Taking an elevator into space – that's the vision set to revolutionize space travel in the coming decades. The idea gained wider currency in Germany a few years ago with the publication of "Limit", a novel by bestselling author Frank Schätzing.
The European Space Elevator Challenge, or EUSPEC for short, was created to inspire aspiring engineers with space elevator technology. The competition is hosted by WARR, a student research group at the Institute for Astronautics. The Munich-based company Vestner Aufzüge is providing funding as the competition’s main sponsor.
A Helium Balloon Instead of a Truck Crane
This year, the competition will have literally reached its high point. Instead of using a truck crane as in previous years, this time the elevator cable will be attached to a helium balloon hovering at an altitude of 100 meters. The elevators built by the competing teams not only have to ascend quickly, they also have to use minimal energy and carry as much additional weight as possible. A jury of experts will closely examine the concepts and factor them into the final results.
Seven teams will be competing in Garching with their prototypes this year. For the first time, teams of high school-level students will be participating, running their elevators on a shortened cable track with a simplified set of rules. WARR’s own team, which can now look back on 10 years of experience, will be competing with a completely new development, a highly efficient lightweight concept. Two teams from Japan will also be taking part.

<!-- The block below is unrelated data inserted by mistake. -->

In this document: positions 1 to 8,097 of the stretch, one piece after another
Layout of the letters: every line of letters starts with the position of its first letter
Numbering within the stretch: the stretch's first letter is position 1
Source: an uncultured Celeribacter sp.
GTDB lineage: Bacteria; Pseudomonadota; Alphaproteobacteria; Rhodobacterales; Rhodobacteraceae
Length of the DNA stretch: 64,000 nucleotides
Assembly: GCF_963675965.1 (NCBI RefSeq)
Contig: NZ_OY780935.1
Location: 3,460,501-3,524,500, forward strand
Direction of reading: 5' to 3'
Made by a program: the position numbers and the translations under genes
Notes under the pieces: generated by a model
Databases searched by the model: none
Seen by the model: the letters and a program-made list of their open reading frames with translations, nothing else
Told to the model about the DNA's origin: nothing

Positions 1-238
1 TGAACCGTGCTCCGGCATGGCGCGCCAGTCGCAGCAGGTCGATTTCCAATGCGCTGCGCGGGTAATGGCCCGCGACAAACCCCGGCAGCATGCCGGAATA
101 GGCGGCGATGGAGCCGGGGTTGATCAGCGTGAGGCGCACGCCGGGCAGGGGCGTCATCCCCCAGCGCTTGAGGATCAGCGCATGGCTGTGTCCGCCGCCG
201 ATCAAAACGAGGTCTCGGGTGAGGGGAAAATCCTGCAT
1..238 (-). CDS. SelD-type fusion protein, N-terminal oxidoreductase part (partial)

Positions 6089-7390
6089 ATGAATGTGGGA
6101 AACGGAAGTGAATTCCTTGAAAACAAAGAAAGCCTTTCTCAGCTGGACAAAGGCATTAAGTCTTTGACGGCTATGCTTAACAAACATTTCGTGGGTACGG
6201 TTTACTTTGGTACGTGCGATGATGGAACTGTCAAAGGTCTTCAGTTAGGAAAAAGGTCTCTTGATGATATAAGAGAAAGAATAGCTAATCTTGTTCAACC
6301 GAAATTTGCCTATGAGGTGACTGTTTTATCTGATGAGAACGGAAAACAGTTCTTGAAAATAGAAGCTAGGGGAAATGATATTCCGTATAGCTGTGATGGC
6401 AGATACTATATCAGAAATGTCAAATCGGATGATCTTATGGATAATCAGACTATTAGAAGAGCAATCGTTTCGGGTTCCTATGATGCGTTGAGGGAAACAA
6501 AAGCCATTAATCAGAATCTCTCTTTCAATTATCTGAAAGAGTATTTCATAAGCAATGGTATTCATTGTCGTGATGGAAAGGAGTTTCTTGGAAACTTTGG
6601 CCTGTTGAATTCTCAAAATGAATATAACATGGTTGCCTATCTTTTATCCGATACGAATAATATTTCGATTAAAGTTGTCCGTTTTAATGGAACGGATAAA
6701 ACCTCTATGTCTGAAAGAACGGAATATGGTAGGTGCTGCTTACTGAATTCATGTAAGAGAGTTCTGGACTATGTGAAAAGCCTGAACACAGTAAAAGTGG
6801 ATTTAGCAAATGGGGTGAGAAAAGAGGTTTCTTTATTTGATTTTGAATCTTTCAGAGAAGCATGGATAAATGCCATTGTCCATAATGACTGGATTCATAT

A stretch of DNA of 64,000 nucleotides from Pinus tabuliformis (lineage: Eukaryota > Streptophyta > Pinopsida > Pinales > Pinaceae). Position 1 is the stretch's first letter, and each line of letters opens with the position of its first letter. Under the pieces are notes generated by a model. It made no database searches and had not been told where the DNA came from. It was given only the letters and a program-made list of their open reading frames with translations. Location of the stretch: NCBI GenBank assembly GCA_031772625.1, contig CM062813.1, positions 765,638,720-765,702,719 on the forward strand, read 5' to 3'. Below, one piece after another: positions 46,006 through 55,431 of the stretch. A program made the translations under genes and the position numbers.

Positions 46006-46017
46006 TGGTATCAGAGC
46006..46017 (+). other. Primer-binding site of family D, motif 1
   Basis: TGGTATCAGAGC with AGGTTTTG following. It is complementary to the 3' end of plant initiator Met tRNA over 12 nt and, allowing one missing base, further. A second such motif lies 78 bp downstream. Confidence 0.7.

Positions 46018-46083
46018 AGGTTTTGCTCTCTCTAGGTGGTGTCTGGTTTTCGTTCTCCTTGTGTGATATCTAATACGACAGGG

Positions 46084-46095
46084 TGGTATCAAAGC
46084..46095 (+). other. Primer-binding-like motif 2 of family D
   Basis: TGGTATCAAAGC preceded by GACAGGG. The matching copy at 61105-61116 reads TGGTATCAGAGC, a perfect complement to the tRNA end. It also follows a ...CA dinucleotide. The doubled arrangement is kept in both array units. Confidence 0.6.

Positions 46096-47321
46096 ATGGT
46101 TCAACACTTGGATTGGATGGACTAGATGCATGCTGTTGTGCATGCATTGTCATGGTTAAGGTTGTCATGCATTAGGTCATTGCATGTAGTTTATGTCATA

The two main competition days on Tuesday, September 13, and Wednesday, September 14, are open to the public starting at 10 a.m. The competition venue is the lawn next to the west entrance of the Department of Mechanical Engineering. For information on the program, the competition rules, and the participating teams, please visit euspec.warr.de. You can find a map and directions on the page euspec.warr.de/contact (scroll to the bottom).
WARR was founded in 1962 and is one of the oldest student research groups at the TUM. It already made history in 1974 with the flight of the first German hybrid rocket, which can now be seen at the Deutsches Museum in Munich. WARR’s objective is to provide its members with the opportunity to perform scientific research during their studies and to gain experience in practical projects in the field of astronautics. It is supported by the Department of Astronautics and the Chair of Turbomachinery and Flight Propulsion.